Norwegian Newspaper Apologizes for Evoking Nazi Occupation by Using Phrase ‘the Jewish Question’

An apology in the print edition of Norwegian newspaper ‘Aftenposten’ over the use of the phrase ‘the Jewish question.’ Photo: Twitter.

Norway’s largest newspaper apologized on Monday for using the phrase “the Jewish question” in a recent article on left-wing political attitudes toward Jews.

Afternposten issued the apology following the publication of an article on Feb. 12 which examined the “line between criticism of Israel and antisemitism.” The introduction to the article asserted that “the Jewish question is splitting the left on both sides of the Atlantic.”

In a statement, Aftenposten news editor Tone Tveøy Strøm-Gundersen acknowledged that the term “the Jewish question” had a “dark history associated with the persecution of the Jews during World War II.” Approximately 800 of the 2,000 Jews in Norway were deported to concentration camps during the Nazi occupation.

“We should of course not use it,” Strøm-Gundersen continued. “There is therefore every reason to complain about its use.”

Critics of the newspaper’s choice of wording included Guri Hjeltnes, director of the Center for Holocaust Studies in Norway. The phrase “the Jewish question” was, she argued, “inextricably linked to the destruction of the Jews and ‘the final solution,’ which was the Nazi planning and execution of the industrial genocide of the Jews during World War II.”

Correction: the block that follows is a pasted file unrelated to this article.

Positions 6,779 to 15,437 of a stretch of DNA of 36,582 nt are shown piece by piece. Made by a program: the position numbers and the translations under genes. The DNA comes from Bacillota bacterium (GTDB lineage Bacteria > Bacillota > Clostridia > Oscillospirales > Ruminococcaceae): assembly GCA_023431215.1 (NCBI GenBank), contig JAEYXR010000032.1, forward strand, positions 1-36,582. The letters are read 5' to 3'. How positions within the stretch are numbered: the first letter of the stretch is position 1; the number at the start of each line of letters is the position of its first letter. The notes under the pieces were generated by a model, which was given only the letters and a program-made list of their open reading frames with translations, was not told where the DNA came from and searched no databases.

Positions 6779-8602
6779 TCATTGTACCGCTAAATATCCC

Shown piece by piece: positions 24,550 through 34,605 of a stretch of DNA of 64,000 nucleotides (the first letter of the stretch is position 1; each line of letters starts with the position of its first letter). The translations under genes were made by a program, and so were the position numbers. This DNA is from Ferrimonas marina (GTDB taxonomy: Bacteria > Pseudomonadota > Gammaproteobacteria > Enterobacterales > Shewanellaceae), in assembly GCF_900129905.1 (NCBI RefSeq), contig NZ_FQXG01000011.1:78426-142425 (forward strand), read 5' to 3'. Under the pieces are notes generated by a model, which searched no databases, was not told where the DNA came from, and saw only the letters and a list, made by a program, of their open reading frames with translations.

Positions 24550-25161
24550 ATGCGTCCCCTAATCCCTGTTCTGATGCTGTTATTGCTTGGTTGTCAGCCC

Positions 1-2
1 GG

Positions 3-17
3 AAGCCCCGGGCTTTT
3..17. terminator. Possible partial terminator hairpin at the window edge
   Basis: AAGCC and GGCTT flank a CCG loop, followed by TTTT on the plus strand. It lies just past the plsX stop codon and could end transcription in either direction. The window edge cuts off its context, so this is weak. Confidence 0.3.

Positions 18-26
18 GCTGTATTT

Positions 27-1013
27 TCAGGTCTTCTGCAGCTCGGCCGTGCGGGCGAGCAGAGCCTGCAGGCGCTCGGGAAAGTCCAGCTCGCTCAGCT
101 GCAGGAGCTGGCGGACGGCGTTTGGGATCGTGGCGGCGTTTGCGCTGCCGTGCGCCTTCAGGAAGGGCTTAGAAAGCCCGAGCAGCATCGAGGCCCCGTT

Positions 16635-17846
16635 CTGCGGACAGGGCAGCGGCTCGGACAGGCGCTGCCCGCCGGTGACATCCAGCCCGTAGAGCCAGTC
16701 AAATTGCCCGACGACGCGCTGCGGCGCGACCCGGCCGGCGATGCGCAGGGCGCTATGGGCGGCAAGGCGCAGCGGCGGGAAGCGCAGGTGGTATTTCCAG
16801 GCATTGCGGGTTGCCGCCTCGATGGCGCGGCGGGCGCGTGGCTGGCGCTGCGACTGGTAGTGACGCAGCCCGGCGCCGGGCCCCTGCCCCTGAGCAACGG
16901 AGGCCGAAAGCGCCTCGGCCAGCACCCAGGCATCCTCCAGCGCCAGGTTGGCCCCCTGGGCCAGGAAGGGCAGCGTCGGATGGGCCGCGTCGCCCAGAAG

Added Hjeltnes: “Aftenposten was the main newspaper of the occupying power during World War II and it should have learned its lesson.” During the 1930s, the paper was known for its pro-Nazi editorial line; following the German invasion of Norway in 1940, Aftenposten became the main Nazi propaganda organ in the country.

Aftenposten was last accused of antisemitism two years ago, over an article on US President Donald Trump’s son-in-law and adviser, Jared Kushner.

A Jan. 12, 2017 article in Aftenposten referred to “the Jew Kushner” having pushed for the appointment of David Friedman as US ambassador to Israel. The paper apologized on that occasion as well for what it described as an unintentional “negative association” involving Kushner’s religion.

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Author: Algemeiner Staff

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